Medical device smartphone
One exciting new opportunity comes with the use of smartphones as medical monitoring systems. In October 2009, cardiologist and director of the Scripps Translational Science Institute in La Jolla, California, US, Eric Topol, addressed his audience at 'The Wireless Future of Medicine' event with the following words: "You check your email while you're sitting here. In the future you're going to be checking all your vital signs, your heart rhythm, your blood pressure, your oxygen, your temperature."
Topol drew a picture of the future where people would monitor their health, their sleeping patterns and even the foetal heartbeat of an unborn child wirelessly with an app on their smartphone.
As exciting this future might sound, in reality wireless medical smartphone apps are still in their infancy. "They are not very reliable," comments Andrew Diston. Network failures and privacy problems also have to be addressed.
But the combination of smartphones and specialist devices opens up exciting opportunities with real benefits for patients and healthcare institutions. Home monitoring can be an improvement for the patient's quality of life, for hospitals and other medical facilities, on the other hand, keeping patients at home helps them to cut the costs associated with patients visiting or staying overnight.
One major challenge for every device, however, is the reliability of the used network. "When you're doing wireless development, you always have to make the assumption that the wireless link is not going to be 100% reliable," says Andrew Diston. "No wireless ever is and frequently people misunderstand the impact of the way that the failure of the wireless link has on the overall system.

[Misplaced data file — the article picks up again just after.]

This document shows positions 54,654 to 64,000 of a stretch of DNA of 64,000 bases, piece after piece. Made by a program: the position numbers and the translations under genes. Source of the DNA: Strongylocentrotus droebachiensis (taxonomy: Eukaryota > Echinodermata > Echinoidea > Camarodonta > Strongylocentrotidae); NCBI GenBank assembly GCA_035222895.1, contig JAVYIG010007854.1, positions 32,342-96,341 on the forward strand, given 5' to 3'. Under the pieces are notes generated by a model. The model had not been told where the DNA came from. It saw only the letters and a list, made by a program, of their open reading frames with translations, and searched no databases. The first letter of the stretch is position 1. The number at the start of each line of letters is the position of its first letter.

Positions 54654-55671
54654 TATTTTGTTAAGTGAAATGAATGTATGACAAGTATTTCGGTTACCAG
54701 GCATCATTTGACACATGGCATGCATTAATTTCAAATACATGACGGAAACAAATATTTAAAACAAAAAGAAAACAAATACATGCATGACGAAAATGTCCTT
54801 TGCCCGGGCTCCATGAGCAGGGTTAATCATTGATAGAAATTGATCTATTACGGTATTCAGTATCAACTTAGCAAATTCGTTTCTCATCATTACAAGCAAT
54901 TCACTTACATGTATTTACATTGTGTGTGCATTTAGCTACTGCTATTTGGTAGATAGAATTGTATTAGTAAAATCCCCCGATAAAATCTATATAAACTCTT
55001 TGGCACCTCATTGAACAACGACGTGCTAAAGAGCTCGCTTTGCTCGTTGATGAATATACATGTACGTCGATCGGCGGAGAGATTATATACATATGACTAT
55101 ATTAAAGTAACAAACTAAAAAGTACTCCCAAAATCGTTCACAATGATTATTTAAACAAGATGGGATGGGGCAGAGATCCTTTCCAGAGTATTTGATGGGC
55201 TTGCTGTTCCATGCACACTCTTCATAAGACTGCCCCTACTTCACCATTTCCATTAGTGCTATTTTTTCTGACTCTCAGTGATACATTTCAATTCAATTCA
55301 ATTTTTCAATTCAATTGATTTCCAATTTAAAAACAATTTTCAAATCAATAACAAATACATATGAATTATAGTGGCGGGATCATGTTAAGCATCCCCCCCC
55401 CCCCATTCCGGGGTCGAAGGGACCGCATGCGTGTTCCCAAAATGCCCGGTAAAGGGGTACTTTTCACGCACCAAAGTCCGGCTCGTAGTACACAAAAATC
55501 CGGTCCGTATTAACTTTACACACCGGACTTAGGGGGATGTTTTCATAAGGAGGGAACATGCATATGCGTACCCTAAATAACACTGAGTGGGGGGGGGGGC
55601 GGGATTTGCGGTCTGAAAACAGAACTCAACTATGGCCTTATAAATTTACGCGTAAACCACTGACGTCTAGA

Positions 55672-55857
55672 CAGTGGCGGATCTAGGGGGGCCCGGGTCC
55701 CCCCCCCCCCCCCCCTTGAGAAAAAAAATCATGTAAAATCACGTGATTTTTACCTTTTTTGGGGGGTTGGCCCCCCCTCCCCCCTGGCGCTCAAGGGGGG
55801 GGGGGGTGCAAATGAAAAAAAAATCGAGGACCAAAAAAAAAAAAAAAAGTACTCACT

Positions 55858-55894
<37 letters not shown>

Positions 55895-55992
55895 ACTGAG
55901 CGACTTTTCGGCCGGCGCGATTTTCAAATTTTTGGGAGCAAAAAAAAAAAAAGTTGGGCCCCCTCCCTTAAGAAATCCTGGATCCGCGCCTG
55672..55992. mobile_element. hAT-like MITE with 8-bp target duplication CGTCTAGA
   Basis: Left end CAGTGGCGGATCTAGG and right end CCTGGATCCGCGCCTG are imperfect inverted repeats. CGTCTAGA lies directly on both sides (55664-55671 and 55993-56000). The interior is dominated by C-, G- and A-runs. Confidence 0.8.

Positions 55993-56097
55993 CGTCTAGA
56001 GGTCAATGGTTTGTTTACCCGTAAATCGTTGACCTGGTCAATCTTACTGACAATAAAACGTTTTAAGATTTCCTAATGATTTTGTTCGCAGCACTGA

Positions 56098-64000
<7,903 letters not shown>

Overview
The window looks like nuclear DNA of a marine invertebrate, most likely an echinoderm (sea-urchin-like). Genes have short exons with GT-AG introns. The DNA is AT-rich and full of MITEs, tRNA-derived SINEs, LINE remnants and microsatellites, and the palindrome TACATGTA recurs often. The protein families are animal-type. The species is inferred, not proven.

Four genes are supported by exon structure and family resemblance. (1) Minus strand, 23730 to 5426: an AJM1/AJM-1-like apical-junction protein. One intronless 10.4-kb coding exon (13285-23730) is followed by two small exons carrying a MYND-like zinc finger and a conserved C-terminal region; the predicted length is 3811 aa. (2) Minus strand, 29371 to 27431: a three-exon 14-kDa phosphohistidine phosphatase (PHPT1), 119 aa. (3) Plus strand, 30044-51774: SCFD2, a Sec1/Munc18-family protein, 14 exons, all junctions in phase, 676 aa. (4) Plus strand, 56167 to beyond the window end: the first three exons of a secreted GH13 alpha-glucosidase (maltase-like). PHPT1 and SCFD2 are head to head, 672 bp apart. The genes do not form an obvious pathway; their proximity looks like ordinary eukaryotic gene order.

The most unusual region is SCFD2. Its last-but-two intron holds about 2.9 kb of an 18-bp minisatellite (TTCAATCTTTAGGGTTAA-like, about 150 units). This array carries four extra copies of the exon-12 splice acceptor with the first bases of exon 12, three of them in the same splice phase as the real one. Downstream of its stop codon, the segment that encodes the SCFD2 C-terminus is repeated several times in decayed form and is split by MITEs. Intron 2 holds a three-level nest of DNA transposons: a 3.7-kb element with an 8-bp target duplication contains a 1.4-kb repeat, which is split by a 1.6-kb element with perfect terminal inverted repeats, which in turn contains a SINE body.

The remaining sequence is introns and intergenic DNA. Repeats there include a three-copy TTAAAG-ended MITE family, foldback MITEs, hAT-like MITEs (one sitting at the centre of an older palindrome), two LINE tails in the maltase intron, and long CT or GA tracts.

"The developers and the marketers and the people that are looking at the overall product safety need to really understand how wireless systems operate in practice."
How real network failures can be was shown by the case of CareFusion, which had to recall approximately 17,000 insulin infusion pumps in October last year. The pumps had been classified as Class I by the FDA, which is only issued when there is a probability of the product causing serious health consequences or death. Under a certain wireless condition a communications error in the system could have occurred, which causes the unit to freeze. If this happened during the infusion and delayed or interrupted the therapy, it could lead to serious injury or death.
Another big concern with wireless is the issue of privacy. As more devices become controlled wirelessly, privacy could soon become a significant problem from the perspective of securing the patient's information and active attacks on the systems themselves. "A wireless system obviously opens the door to people to temper with it," says Andrew Diston. "You have to put in all the extra features and functions you need for security."
That, however, has an effect on power consumption, the data, the access and the ease of use and up to now it is unclear to what extent usable privacy can be achieved for wireless medical devices. "There are issues that have to be addressed," says Diston.
Experts and industry members alike, however, forecast a healthy outlook for wireless medical devices, especially in the case of monitoring patients with chronic conditions such as cardiac diseases and diabetes. Doctors and patients will constantly be connected and wireless devices will be helping them to make educated decisions regarding a patient's health.
Connectivity and 2.0 have not only become catchphrasesfor society but also for the medical device industry. Wireless technology has been and will be standing at the forefront of this new era.